Top 10 Business Cash Flow Strategies
Business cash flow as a concept is simple. Cash flow is the movement of cash in and out of a business. The two types of cash flow are positive and negative. Positive cash flow is when the cash register is ringing, or the bank deposits are happening such that more is coming in than is going out. Negative cash flow is the opposite and often a signal of a failing business.
Only concentrating on profits can be a big mistake. Cash flow involves much more than just profit. Inventory and other costs and expenditures can create a negative cash flow that overwhelms the profits and sucks money out of the company. When this negative cash flow continues too long, it can take a company into bankruptcy. Here are 10 solid strategies for cash flow management to maintain a healthy businessi.
- The cash flow analysis – There are software accounting or bookkeeping packages that provide a cash flow analysis feature, or your accountant may provide a solution for you. What you want to do is a regular analysis of inflows and outflows of cash to catch potential problems early.
- Collect those late payments – If your business produces receivables, especially those that get most or all their income from invoicing and waiting for payment, have a process to encourage on-time payment and to collect past due amounts. To start, even if you factor in some extra to cover it, offer an incentive for faster payment. You have probably seen invoices with something like “5%/10 Net 30” in the terms. The invoiced party knows that paying within 10 days allows them to take a 5% discount, while waiting past 10 days means they owe the entire amount within 30 days; they are past due after that. Having a late payment penalty also helps to spur action.
- Make payment easier or more efficient – While there are still some old-fashioned companies out there that want to mail a check, most understand that doing so costs more money than using other payment methods. Give them a Pay Now button in your invoices, encourage credit card payment with the click of a mouse.
- Automated payment reminders – Especially if you hate “dunning” customers/clients, having an invoicing system that allows you to set up automated reminders at specific points after the invoice date will help. Setting up reminders at certain points after invoice delivery, including escalating demand statements, is a good strategy.
- Change your billing and payment terms – If you consistently run longer than desired payments on receivables, you may want to look at your terms for opportunity to make changes. Assuming your reminders and other methods have not been effective, you may want to change to a partial deposit system or some other upfront payment agreement.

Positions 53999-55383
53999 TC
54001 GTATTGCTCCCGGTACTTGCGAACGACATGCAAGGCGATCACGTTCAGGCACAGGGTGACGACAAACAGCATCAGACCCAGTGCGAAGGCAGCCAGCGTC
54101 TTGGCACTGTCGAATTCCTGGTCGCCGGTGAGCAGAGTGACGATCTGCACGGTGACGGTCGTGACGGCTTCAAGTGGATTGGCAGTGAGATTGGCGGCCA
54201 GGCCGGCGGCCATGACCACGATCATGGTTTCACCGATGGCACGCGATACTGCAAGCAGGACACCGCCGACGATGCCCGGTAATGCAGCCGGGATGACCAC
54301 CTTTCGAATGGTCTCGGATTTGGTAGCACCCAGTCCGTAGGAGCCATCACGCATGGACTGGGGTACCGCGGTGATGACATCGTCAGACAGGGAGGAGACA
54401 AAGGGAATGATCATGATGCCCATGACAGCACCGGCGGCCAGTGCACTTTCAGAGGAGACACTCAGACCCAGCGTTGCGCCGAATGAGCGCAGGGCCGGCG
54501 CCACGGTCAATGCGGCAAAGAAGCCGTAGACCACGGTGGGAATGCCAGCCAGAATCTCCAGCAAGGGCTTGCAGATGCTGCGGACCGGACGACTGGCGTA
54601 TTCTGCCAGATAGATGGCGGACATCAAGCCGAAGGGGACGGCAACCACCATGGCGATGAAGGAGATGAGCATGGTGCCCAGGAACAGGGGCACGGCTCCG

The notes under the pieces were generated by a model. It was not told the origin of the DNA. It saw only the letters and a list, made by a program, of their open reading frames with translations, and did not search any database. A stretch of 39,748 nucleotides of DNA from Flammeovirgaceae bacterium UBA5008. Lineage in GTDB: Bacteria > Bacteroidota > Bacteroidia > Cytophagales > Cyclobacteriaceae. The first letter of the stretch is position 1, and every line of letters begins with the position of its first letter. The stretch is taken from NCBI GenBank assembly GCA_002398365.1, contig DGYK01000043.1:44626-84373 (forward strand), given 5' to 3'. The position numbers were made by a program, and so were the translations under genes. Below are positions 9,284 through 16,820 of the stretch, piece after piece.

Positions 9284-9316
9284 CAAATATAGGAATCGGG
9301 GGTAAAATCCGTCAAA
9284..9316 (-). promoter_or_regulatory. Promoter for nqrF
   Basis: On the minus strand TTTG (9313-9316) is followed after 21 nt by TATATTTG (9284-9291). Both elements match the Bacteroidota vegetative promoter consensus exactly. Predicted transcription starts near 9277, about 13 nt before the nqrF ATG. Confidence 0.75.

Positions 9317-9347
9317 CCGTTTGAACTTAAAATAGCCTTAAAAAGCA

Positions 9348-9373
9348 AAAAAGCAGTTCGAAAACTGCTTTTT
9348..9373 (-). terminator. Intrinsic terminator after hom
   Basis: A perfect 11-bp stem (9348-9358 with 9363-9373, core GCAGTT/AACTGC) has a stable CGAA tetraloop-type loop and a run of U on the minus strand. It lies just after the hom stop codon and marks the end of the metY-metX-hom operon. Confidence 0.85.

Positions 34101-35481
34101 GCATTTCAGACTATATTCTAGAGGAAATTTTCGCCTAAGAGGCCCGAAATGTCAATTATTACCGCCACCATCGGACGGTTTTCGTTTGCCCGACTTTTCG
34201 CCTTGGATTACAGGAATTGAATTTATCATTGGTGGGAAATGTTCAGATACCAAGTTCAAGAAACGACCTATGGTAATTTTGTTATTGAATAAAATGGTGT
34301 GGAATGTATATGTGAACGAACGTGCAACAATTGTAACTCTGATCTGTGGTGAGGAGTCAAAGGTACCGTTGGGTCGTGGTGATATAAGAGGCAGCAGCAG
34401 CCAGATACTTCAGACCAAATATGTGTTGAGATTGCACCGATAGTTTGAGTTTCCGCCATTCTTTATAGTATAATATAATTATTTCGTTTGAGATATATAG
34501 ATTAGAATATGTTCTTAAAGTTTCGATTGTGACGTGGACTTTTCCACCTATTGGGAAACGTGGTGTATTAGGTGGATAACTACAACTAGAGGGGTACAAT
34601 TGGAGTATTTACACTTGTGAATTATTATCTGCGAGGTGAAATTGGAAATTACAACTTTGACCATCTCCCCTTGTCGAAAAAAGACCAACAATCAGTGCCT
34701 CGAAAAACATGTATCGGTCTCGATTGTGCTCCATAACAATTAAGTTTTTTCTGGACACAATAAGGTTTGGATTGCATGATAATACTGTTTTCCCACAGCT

- Cut your expenses – If you are experiencing negative cash flow, find out where you are spending money and which, if any, expenses can be reduced or eliminated. Often when things are going well, a business will take on expenses that they can cut when they have cash flow issues. In your cash flow analysis, look for expenses that are not necessary for the business or to deliver products or services.
- Invoice factoring or financing – For those businesses that have stretched-out receivables, there are lenders that specialize in buying those receivables at a discount, also called factoring. If you prefer, there are also lenders that loan money against a historically reliable receivable balance.
- Increase your sales or profits – If you do not have room to cut expenses and your receivables are under control, then you may want to look at increasing your business volume with better marketing or advertising. Or you may speed up income with a sale or discount offer to spur purchases. If that is not enough or a good solution, analyze your pricing structure and costs of production and delivery of products or services. Do so with the goal of increasing your profit margin.
- Delay payments or use a business credit card – Spreading out or delaying payment can solve short-term negative cash flow situations. Buying inventory on a credit card and spreading the payments out over the period it takes to exhaust the inventory can be better than paying for it all upfront.
- Have a cash reserve – When cash flow is good, put some of it into a cash reserve to cover shortfall periods. Many businesses have ups and downs as a regular part of doing business. Setting some aside in the ups gives you a cushion for the down periods.
Of course, an excellent strategy is to hire accounting expertise and let them help you to set up a cash flow management plan.
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